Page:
Violent crimes drop nearly 10 percent in Connecticut in 2014


Associated Press

MIDDLETOWN, Conn. (AP) _ Violent crime in Connecticut dropped nearly 10 percent in 2014 over the previous year, among the largest decreases in the country and one that followed a 10 percent decline in the state in 2013, according to new data on reported crime released Monday by the FBI.

Joined by state and local police officials at a news conference at state police headquarters, Gov. Dannel P. Malloy said crime in the state is at a nearly 50-year low. He credited a variety of factors, including the work of police officers, state criminal justice policy reforms and efforts against drug addiction and homelessness. The crime drop mirrors similar declines across the country over the past several years.

“Our focus has been on reducing crime, not building more prisons,” Malloy said. “It has been about investing in permanent reform instead of permanent punishment.”

There were about 8,500 reported violent crimes in Connecticut last year, a 9.7 percent decrease from 2013, according to the Uniform Crime Reports compiled by the FBI. They included 86 murders and non-negligence homicides, a 5.5 percent decrease over the previous year, and 782 rapes, a 12.2 percent drop. Robberies were down 11 percent, and aggravated assaults dropped 8 percent.

Violent crime in Bridgeport, Hartford and New Haven declined 4 percent, 6 percent and 16 percent, respectively. Malloy said violent crime in the cities is also down this year, though Hartford has had an increase in homicides.

Property crimes, meanwhile, declined 3 percent to about 6,900 last year.

Violent crimes nationally dipped only 0.1 percent. Connecticut’s 9.7 percent decrease was the fourth-largest drop in violent crime of any state behind Vermont (19.7 percent), Rhode Island (14.6 percent) and New Hampshire (11.9 percent).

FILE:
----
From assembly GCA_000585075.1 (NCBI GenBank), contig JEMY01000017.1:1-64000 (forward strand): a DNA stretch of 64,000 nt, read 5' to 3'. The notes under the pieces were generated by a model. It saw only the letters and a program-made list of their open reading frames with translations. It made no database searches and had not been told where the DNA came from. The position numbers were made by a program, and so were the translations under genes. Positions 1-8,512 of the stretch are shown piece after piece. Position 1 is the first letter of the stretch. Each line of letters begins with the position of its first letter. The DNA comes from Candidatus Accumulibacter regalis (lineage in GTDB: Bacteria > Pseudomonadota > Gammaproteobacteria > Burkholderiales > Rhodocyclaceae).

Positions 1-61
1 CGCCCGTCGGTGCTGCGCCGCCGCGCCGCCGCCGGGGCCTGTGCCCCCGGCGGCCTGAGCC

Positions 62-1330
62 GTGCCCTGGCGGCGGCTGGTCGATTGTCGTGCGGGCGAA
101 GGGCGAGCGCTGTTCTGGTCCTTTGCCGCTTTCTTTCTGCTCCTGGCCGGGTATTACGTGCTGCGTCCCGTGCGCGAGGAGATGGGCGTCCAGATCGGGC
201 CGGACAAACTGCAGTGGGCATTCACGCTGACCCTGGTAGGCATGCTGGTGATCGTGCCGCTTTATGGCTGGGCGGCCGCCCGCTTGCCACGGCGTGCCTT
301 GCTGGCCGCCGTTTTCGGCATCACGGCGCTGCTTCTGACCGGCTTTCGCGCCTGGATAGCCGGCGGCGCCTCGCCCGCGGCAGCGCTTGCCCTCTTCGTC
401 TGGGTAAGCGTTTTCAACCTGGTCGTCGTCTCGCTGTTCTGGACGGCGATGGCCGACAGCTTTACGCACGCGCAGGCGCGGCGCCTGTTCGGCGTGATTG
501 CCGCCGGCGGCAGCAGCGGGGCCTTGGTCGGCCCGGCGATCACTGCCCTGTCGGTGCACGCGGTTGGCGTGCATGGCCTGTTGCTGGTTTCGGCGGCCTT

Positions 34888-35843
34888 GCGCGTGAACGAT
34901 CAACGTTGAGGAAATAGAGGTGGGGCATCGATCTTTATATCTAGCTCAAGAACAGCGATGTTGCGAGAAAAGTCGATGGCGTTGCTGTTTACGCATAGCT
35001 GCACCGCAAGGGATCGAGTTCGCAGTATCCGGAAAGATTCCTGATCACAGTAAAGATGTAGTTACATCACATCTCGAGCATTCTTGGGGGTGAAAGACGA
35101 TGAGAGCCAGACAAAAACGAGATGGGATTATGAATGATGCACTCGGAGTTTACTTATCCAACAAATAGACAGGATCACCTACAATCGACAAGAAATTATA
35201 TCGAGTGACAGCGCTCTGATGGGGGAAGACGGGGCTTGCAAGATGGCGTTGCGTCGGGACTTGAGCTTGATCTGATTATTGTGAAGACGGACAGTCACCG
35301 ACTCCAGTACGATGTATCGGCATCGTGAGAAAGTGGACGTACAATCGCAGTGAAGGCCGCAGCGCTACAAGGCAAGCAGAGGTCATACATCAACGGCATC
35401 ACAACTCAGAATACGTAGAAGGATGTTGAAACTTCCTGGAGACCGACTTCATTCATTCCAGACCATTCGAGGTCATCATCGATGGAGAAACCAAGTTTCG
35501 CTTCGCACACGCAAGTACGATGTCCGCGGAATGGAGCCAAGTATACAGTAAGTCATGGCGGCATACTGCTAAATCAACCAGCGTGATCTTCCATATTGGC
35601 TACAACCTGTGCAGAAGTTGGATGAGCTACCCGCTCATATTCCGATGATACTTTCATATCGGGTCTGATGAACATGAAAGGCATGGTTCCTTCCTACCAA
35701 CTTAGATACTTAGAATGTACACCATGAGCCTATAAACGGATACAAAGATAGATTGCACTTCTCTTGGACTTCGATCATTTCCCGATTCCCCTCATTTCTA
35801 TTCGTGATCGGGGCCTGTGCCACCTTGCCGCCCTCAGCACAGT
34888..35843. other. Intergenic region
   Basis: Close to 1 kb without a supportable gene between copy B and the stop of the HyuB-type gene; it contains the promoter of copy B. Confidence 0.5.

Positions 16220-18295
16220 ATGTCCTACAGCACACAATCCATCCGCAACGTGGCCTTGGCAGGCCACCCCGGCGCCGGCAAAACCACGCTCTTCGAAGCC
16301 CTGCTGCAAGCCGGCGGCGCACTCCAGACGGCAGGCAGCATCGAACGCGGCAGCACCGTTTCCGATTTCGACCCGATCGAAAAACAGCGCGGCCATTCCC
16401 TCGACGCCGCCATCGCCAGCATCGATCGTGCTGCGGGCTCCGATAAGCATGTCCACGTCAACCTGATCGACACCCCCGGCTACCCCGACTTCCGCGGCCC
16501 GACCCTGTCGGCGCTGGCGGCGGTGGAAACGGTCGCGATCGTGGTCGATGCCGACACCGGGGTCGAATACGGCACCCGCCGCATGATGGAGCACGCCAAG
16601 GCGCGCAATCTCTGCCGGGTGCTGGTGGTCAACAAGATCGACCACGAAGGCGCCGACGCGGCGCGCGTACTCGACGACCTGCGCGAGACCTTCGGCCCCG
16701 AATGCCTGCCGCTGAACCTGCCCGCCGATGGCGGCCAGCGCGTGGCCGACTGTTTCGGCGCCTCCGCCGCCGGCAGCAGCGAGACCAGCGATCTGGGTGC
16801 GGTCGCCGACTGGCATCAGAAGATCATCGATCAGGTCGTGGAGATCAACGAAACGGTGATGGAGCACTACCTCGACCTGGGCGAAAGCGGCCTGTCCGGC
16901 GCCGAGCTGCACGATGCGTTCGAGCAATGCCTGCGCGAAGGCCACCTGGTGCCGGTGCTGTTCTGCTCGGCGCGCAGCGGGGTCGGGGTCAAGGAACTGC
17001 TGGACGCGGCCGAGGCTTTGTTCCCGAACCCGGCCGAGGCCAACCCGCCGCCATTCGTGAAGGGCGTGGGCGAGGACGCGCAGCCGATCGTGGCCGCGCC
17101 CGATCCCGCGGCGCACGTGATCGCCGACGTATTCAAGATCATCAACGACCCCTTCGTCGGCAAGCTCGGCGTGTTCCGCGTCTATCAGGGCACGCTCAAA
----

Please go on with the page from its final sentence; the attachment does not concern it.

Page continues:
Connecticut’s violent crime rate was about 237 crimes per 100,000 people, lower than the national average of 376 per 100,000.

Malloy said he expected crime to continue declining in Connecticut because of the efforts in recent years and the state’s new Second Chance Society law. The statute was proposed by Malloy and approved by the legislature this year to help nonviolent offenders stay out of jail or reintegrate those in prison back into society, as well as to reduce and prevent drug addiction.

Dora Schriro, commissioner of the state Department of Emergency Services and Public Protection, said Connecticut also has seen a large drop in the number of firearms being used in homicides and assaults. She believes some of that decrease is because of the stricter state gun laws passed in 2013 after 20 children and six adults were fatally shot at Sandy Hook Elementary School in Newtown.

Schriro said crimes committed with a gun were down nearly 5 percent in 2014 compared with 2013, and down nearly 17 percent since 2010.

In 2014, there were 51 firearms used in the more than 80 homicides, a 54 percent decrease from 2012. Also last year, 617 firearms were used in more than 4,400 aggravated assaults, a 13 percent drop since 2012.

“I think it’s really very promising,” Schriro said of the new violent crime statistics. “The data’s impressive, but it’s the policies and the people who make them possible.”